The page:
- Working hours: Longer working hours ( more strained individual) will have higher premiums
- Previous malpractice claims history: If you have a history of claims, insurance companies will see you as a higher risk and require a higher premium to cover you
How Does the Process Work?
- You will submit your information through a secure medical malpractice insurance quote form.
- You can always call us and speak to an agent immediately.
- A veteran medical malpractice insurance broker in Michigan will be assigned to you.
- We shop your Physician Malpractice Insurance to every major malpractice insurance in Michigan.
- Your insurance agent will take the time and go over all of your options with you, explaining everything to make certain you make the right decision.
- We get you your insurance policy at the best price with a major insurance company.
- At renewal time: We start the shopping process all over again, getting you quotes from all the major malpractice insurance companies to again make certain you’re properly priced.
Why Michigan Doctors Choose Cunningham Group
Michigan physicians choose Cunningham Group because we are one of the few medical malpractice insurance agencies that take the time to understand your specific employment situation and your approach to patient care. With access to every major medical malpractice insurance company in Michigan, our team is uniquely qualified to get you the best coverage at the most affordable price. Most Michigan agents only have access to one or two medical malpractice insurance companies. Our almost-universal access lets us shop your coverage among nearly every available company, which means Michigan malpractice insurers compete for your business.
Historic Medical Malpractice Insurance Rates in Michigan for Physicians.
Medical Malpractice Tort Reform in Michigan
Michigan’s stable medical liability climate can be put down to several tort reforms that the Wolverine State has passed since the mid-1980s. Prior to these reforms, Michiganders were experiencing a serious access-to-healthcare dilemma. Medical malpractice claims in the state had spiraled upward from ten per 100 doctors in 1979 to 25 per 100 by 1985—an increase of 150 percent in just six years. From 1970 to 1984, the large Detroit metro-area counties of Wayne, Oakland and Macomb had seen their malpractice filings jump 1,100 percent. Medical professional liability insurance premiums had also doubled between 1980 and 1984, growing even faster in the higher-risk specialties. In response, Michigan physicians were shying away from high-risk procedures. In 1985, 42 percent of Michigan family physicians reported they had either ceased delivering babies or reduced the number they delivered; an even higher percentage of doctors reported that they had cut back on surgery and treating patients likely to require intensive care.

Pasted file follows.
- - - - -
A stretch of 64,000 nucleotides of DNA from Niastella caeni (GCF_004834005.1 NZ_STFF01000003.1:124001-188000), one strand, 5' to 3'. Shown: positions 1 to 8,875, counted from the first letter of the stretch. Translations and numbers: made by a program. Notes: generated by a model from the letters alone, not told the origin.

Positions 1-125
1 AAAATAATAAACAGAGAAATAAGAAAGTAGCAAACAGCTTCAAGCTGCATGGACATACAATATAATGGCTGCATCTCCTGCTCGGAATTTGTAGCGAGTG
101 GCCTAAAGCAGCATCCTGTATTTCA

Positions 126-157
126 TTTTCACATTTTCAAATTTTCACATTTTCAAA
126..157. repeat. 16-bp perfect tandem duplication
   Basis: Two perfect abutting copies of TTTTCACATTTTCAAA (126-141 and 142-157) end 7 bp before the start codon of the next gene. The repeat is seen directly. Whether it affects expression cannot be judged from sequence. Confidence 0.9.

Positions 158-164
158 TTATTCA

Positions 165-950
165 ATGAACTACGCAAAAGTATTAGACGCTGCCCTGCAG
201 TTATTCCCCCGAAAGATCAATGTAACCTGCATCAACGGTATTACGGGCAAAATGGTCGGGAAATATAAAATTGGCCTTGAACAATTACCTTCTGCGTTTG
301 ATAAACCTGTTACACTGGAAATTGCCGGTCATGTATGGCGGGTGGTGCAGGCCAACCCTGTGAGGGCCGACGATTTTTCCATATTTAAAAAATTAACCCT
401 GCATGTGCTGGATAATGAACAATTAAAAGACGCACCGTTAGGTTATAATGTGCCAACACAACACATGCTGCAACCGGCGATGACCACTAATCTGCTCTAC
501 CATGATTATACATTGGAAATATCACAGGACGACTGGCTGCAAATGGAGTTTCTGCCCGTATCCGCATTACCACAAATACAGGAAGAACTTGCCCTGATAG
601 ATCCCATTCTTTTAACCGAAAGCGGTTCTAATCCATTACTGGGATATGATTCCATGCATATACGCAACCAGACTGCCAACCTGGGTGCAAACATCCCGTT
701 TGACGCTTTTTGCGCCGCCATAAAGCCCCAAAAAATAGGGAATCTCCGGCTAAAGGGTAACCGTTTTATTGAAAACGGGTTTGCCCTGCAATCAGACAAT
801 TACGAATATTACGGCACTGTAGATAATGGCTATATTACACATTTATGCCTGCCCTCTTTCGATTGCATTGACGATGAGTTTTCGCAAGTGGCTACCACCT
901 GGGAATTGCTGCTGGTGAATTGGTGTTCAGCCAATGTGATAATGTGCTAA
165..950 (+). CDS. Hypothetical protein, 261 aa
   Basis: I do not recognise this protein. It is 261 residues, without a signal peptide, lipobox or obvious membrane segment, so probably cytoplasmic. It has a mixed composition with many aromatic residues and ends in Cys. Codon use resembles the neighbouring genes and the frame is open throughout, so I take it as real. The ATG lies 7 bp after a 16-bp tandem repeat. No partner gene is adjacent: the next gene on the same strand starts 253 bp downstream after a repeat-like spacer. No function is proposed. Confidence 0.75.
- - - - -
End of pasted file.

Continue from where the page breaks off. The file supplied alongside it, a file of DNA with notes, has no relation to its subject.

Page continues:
Michigan’s Tort Reform: Public Act 178
In response to cries from the healthcare community, the Michigan legislature passed Public Act 178, a bipartisan piece of legislation that introduced several major changes to the state’s tort law. The 1986 reforms included venue reform, requiring lawsuits to be filed in the county where the alleged injury occurred; joint-and-several liability reform; a higher standard for expert testimony; and, perhaps most important, a cap of $225,000 on noneconomic damages. Michigan has periodically strengthened these reforms. In 1993, Public Act 78 was passed, which increased the non-economic damages cap to $280,000, but also got rid of many exceptions to the cap, which had been left in the 1986 reforms. Public Act 78 also increased standards for expert testimony, required all medical malpractice plaintiffs to file an affidavit of merit and permitted binding arbitration for medical malpractice cases that involved damages not in excess of $75,000. Michigan’s noneconomic damage cap has increased periodically to keep pace with inflation. It currently stands at $438,800 for most injuries and at $783,500 for certain permanent disabilities, such as permanent cognitive disability or paralysis.